Effect of Gender and Race on Ocular Biometry
However, these studies did not differentiate between gender or racial groups. Previous studies have shown that taller and heavier individuals have longer ALs. Tan et al3 in a study of 1845 Asian eyes, reported that for every 10 cm (3.94 inches) increase in height, AL increases by 0.30 mm. It could therefore be conjectured that as males are usually taller, this is the major cause of longer AL. However, Lim et al4 showed in 2788 Asian eyes, when corrected for height, males still had a statistically longer eye than females. Females have also been shown to have significantly smaller corneal diameters than males in a large 23,239 eye study by Hoffmann and Hütz5 but we found no other studies to support this fact.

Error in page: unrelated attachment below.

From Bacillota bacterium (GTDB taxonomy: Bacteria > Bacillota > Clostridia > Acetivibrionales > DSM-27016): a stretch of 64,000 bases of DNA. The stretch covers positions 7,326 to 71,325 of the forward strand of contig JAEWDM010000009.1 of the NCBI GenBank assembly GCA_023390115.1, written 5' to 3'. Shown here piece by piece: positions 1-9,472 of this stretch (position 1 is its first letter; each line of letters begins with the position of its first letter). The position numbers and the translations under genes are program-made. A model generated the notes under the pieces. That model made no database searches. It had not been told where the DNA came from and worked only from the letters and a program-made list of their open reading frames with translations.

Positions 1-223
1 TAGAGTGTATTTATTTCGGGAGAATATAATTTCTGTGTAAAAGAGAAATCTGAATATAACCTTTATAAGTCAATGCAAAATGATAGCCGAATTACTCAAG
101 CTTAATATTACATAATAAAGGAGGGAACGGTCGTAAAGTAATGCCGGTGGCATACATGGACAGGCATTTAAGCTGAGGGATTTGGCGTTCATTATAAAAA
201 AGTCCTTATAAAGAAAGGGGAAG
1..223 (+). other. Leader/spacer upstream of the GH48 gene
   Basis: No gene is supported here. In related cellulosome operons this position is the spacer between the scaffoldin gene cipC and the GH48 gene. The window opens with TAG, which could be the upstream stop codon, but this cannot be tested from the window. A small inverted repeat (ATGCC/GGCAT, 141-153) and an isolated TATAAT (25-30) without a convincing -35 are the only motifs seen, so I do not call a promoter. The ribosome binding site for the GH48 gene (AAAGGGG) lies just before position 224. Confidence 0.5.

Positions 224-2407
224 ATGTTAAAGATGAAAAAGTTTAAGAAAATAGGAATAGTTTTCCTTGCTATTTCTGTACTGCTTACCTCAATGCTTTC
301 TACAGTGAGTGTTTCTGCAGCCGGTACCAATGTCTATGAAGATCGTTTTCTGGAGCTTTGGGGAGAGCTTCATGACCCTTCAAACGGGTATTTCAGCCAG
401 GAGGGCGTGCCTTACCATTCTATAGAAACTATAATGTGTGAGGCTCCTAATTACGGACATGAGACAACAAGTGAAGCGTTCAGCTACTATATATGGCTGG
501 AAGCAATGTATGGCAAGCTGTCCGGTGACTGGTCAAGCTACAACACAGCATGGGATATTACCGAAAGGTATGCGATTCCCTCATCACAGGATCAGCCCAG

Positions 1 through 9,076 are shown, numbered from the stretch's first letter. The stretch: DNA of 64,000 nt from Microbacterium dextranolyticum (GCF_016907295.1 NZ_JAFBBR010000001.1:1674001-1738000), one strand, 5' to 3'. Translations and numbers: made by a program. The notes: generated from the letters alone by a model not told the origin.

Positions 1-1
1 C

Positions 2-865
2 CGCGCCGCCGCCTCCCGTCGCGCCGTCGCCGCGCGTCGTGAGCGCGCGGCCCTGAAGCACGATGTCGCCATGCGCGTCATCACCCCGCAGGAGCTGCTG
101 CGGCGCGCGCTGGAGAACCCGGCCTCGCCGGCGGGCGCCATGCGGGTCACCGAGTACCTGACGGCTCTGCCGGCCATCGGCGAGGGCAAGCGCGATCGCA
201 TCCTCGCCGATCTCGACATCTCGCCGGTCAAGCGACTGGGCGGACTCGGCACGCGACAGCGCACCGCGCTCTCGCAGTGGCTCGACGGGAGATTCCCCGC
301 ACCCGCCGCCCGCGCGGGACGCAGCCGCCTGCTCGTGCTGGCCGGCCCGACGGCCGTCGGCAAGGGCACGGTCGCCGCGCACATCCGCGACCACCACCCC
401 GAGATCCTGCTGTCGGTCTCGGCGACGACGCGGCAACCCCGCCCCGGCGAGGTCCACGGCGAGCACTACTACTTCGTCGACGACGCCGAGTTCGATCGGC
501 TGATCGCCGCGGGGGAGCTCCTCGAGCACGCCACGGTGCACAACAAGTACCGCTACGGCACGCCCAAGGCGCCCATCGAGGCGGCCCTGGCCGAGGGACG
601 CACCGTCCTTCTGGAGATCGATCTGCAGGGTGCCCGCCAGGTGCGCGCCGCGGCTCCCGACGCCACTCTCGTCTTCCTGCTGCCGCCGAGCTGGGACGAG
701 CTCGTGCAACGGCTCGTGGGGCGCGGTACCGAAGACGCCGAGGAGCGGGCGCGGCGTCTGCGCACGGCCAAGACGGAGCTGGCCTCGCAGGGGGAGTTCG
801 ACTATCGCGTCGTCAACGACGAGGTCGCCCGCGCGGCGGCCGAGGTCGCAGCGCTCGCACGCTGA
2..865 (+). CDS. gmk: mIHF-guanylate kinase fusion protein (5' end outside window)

The goal of this study was to collect large series of ocular biometry published reports to determine whether there are differences in biometric values based on gender and race that might be useful in developing more accurate IOL power formulas.